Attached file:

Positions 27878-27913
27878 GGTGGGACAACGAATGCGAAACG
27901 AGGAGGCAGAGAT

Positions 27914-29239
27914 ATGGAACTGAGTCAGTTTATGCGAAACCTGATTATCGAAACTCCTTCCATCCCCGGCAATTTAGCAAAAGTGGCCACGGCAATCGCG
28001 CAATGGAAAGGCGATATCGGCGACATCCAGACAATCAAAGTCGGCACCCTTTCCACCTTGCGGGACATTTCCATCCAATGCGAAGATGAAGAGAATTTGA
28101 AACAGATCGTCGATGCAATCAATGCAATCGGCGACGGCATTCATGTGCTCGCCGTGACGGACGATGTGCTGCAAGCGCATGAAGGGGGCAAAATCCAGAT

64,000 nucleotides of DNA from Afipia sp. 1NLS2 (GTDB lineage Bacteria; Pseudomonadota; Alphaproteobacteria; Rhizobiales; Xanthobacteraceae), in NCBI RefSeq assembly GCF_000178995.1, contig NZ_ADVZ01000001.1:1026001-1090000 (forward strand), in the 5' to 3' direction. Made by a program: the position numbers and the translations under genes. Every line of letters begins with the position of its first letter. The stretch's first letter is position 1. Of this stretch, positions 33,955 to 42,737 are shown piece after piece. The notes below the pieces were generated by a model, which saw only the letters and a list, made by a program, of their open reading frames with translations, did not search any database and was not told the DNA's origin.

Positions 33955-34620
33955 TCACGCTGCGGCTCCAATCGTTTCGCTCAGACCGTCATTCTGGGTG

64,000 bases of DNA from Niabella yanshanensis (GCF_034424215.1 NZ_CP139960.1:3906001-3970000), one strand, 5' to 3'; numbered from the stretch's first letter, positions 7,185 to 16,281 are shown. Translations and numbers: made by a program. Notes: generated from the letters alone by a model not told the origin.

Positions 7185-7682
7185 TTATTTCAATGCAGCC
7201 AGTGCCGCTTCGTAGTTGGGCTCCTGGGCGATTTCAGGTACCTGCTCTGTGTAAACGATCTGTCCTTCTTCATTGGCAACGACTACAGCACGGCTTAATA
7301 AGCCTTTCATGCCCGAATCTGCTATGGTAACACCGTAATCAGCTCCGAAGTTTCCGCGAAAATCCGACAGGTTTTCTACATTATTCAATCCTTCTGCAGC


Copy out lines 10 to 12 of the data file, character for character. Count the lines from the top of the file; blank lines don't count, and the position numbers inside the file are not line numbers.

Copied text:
33955 TCACGCTGCGGCTCCAATCGTTTCGCTCAGACCGTCATTCTGGGTG

64,000 bases of DNA from Niabella yanshanensis (GCF_034424215.1 NZ_CP139960.1:3906001-3970000), one strand, 5' to 3'; numbered from the stretch's first letter, positions 7,185 to 16,281 are shown. Translations and numbers: made by a program. Notes: generated from the letters alone by a model not told the origin.

Positions 7185-7682